Revenue have to date generally been sensitive to taxpayers who have come to them with tax payment difficulties, an approach which has been appreciated by retailers and other businesses alike. However, it is hoped that this continues when the specific debt warehousing measures expire. It would be hugely dispiriting for businesses to get through the period of the COVID-19 crisis to only be crippled by warehoused tax liabilities once payment deferrals expire.
The Government's July Stimulus Plan also confirmed that the standard rate of Irish VAT will be temporarily reduced from 23% to 21% for a six-month period from 1 September 2020 to 28 February 2021. Where the benefit of the VAT rate reduction is passed on by businesses to consumers it is hoped that this will stimulate consumer spending which should be a positive for the business itself and the economy in general.
In addition, given that most supplies of goods and services in a retail setting attract standard rate VAT, the reduction should have wide-ranging application in the retail sector. It was hoped that the standard VAT rate reduction may have been extended beyond February 2021 in the recent Budget, but this did not occur.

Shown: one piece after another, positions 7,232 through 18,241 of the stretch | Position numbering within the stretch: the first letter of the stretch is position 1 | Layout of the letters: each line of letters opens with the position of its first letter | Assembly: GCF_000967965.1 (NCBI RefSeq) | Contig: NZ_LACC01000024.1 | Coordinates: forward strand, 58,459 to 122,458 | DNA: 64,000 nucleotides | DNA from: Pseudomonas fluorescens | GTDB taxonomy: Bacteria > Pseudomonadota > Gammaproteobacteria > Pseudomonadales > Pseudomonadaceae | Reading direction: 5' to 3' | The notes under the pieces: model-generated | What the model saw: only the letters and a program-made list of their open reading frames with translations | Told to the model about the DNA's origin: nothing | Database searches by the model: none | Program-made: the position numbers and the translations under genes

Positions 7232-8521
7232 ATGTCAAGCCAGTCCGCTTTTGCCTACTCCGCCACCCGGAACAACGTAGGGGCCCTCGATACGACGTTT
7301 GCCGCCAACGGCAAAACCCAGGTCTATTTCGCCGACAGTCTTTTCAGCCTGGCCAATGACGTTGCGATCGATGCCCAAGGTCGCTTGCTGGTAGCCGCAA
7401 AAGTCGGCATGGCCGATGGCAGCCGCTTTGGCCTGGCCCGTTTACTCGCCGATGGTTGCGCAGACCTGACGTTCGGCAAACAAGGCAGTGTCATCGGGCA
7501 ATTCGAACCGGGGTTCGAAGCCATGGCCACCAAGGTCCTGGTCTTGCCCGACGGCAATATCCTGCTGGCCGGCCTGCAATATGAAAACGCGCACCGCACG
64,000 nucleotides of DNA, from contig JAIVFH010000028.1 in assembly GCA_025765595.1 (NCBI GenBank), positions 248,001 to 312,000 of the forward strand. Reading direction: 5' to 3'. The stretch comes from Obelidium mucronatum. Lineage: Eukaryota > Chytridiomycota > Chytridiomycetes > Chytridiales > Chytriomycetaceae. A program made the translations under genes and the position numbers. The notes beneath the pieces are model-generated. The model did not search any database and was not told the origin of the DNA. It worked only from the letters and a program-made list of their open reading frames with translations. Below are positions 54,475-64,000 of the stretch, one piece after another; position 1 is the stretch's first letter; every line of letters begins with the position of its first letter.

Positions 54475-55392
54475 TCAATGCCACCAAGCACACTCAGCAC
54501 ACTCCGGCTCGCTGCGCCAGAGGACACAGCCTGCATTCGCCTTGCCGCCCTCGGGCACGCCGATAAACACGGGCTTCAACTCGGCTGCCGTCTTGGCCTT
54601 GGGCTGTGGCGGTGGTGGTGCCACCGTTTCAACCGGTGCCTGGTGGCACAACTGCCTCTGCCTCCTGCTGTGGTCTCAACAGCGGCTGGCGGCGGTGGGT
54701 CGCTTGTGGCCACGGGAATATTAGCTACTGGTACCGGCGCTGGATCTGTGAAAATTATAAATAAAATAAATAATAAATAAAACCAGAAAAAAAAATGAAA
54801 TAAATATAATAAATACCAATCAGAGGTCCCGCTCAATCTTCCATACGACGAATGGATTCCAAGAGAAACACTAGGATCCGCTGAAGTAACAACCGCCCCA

One of the more significant measures announced in the Government’s July Stimulus Plan to ease the tax burden on businesses, particularly those businesses that were previously profitable, was to allow the early carry back of 2020 losses against 2019 profits.
Ordinarily, companies would have to wait until their 2020 corporation tax return is filed (potentially as late as September 2021) in order to benefit from relief for losses incurred in 2020. Under the new measure, up to 50% of a company’s projected 2020 losses will be available for early carry back to offset against prior year profits, with the remainder of the 2020 losses being available to carry back in the usual way (i.e. as part of the 2020 corporation tax return). For example, a retailer with a forecasted 2020 trading loss of €100,000 could generate an early refund of 2019 corporation tax paid of up to €6,250 (being the tax value of 50% of the 2020 loss of €100,000), with the remainder of the 2020 loss available to be carried back to 2019 in the usual manner when the retailer files its 2020 tax return. A true-up is required to correct for any over or under claim for losses based on projected numbers.